The Cubs made it official and named Joe Maddon the 54th manager in franchise history Monday. Maddon and the Cubs agreed to terms on a five-year contract that runs through the 2019 season. Terms of the deal were not released.
Multiple reports have suggested Joe Maddon will receive $5 million a year (five-year, $25 million contract) to call the shots in the dugout for the Chicago Cubs.
Updated 12:40pm CST: Jim Bowden reported that Joe Maddon’s five-year, $25 million contract with the Cubs is “loaded with incentive bonuses” but it does not include an opt out clause.
Joe Maddon will be formally introduced as the Cubs manager during a press conference Monday afternoon (2:00pm CST) at The Cubby Bear. The press conference will be carried live on Comcast SportsNet and streamed live online at CSNChicago.com
A two-time A.L. Manager of the Year during his nine seasons with Tampa Bay (2006-14), Maddon joins the Cubs after guiding the Rays to four post-season appearances (2008, 2010-11, 2013), including the organization’s lone World Series appearance in 2008 when he earned his first Manager of the Year award before collecting the honor again in 2011. Only three active managers have more post-season appearances than Maddon (Bruce Bochy, Terry Francona, Mike Scioscia).
Maddon, 60, owns a .517 career winning percentage (781-729, including stints as interim manager with the Angels in 1996 and 1999) that ranks seventh among active managers (minimum 500 games). He brings 40 years of professional baseball experience to the Cubs, including 21 seasons at the major league level (12 as a coach, nine as a manager).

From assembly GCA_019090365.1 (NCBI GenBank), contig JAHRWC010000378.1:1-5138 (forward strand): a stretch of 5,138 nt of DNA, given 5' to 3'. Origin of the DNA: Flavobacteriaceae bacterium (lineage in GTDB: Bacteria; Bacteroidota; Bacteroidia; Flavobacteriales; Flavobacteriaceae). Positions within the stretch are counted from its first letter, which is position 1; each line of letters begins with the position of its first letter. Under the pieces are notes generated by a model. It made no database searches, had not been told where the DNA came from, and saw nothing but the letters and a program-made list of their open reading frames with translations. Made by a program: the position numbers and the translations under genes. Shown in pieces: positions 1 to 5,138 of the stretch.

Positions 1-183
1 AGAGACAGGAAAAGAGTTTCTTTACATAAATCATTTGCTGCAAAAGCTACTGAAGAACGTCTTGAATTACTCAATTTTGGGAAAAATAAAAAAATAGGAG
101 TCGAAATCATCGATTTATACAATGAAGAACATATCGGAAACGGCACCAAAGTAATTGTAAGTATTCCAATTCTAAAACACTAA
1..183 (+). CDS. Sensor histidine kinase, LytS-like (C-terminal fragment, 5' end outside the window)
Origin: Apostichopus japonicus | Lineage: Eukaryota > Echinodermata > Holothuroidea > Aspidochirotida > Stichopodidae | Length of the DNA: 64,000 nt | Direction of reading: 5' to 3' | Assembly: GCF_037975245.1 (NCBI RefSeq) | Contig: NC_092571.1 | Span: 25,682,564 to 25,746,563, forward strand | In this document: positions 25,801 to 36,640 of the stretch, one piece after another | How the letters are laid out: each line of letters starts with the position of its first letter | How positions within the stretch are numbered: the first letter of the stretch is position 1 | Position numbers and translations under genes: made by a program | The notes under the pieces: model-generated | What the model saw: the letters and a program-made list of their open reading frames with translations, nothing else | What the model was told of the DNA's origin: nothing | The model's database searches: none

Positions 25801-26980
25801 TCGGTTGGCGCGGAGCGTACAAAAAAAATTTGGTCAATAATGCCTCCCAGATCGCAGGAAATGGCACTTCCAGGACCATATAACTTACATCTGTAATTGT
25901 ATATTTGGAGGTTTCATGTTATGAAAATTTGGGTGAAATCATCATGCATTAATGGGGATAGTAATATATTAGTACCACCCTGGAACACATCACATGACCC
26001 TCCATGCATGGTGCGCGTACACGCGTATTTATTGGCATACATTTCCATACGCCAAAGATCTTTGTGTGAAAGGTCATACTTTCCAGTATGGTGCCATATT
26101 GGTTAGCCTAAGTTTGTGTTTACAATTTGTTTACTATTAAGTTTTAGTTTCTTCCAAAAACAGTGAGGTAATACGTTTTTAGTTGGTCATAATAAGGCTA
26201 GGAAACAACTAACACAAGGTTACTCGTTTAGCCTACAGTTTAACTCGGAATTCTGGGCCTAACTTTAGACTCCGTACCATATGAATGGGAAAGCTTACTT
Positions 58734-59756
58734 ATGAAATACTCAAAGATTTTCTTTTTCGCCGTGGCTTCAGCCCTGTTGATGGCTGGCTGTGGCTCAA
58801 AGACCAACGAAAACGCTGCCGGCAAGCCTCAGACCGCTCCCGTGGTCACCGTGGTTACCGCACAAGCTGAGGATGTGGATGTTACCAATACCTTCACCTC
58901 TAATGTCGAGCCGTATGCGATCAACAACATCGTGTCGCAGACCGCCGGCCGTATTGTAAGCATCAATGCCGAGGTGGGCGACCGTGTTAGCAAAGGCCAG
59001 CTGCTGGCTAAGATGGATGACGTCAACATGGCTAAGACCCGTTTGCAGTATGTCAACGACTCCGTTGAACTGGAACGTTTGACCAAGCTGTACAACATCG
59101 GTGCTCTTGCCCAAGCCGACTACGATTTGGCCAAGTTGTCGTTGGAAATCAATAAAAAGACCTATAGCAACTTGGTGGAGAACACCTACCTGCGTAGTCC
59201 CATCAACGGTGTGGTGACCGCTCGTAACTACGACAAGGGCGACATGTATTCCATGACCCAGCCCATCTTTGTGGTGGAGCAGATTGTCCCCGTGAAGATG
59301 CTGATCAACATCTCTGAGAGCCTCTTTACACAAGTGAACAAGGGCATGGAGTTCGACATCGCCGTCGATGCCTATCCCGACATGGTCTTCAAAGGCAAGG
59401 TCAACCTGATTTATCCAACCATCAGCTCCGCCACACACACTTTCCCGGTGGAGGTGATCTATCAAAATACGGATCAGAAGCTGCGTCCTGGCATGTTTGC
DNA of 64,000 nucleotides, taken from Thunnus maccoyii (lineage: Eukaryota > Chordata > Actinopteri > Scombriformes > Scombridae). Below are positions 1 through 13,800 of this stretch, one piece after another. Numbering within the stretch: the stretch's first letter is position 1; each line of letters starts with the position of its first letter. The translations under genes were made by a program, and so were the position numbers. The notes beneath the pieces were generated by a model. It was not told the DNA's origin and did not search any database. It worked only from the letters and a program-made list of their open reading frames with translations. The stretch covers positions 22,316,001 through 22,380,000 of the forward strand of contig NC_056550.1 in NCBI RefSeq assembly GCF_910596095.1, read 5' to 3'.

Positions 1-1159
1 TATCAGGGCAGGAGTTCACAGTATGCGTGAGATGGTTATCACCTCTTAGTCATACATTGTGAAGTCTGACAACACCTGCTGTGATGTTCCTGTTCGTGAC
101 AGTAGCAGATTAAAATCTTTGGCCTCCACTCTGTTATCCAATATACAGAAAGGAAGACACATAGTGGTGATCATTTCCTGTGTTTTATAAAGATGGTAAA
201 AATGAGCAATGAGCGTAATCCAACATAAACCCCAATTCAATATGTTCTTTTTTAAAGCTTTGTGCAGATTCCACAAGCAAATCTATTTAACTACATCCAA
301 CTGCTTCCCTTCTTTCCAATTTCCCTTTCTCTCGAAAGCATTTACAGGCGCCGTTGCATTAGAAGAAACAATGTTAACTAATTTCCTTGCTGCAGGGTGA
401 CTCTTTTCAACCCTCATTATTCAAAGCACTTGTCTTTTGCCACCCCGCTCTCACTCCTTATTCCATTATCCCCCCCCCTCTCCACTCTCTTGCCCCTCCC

After succeeding Lou Piniella in Tampa Bay, Maddon helped turn a 61-101 team in 2006 to a 97-65, A.L. Championship winning club in 2008, the first of five seasons of 90 or more wins with the team. Tampa Bay posted six-straight winning seasons from 2008-13 and joined Texas as the only clubs in baseball to record 90 or more wins in four-straight seasons from 2010-13.
Maddon had a three-year playing career in A-ball as a catcher in the Angels organization (1976-78) before moving to coaching and managing. He began his managerial career in 1981 in Idaho Falls and spent 12 years at the minor league level as a manager or instructor before his promotion to the Angels major league staff as bullpen coach on May 17, 1994, a season that began with Maddon as the club’s player development director. He moved to first base coach in 1995 and in 1996 served as first base coach, bench coach and interim manager.
Overall, Maddon served as the Angels bench coach for most of his final 10 seasons in their organization, including the final six under manager Mike Scioscia that featured a World Championship in 2002, one of three post-season appearances as a member of the Angels coaching staff.
Maddon became the fourth manager in Tampa Bay history on November 15, 2005, and departed with 754 victories, 549 more wins than any other manager in franchise history.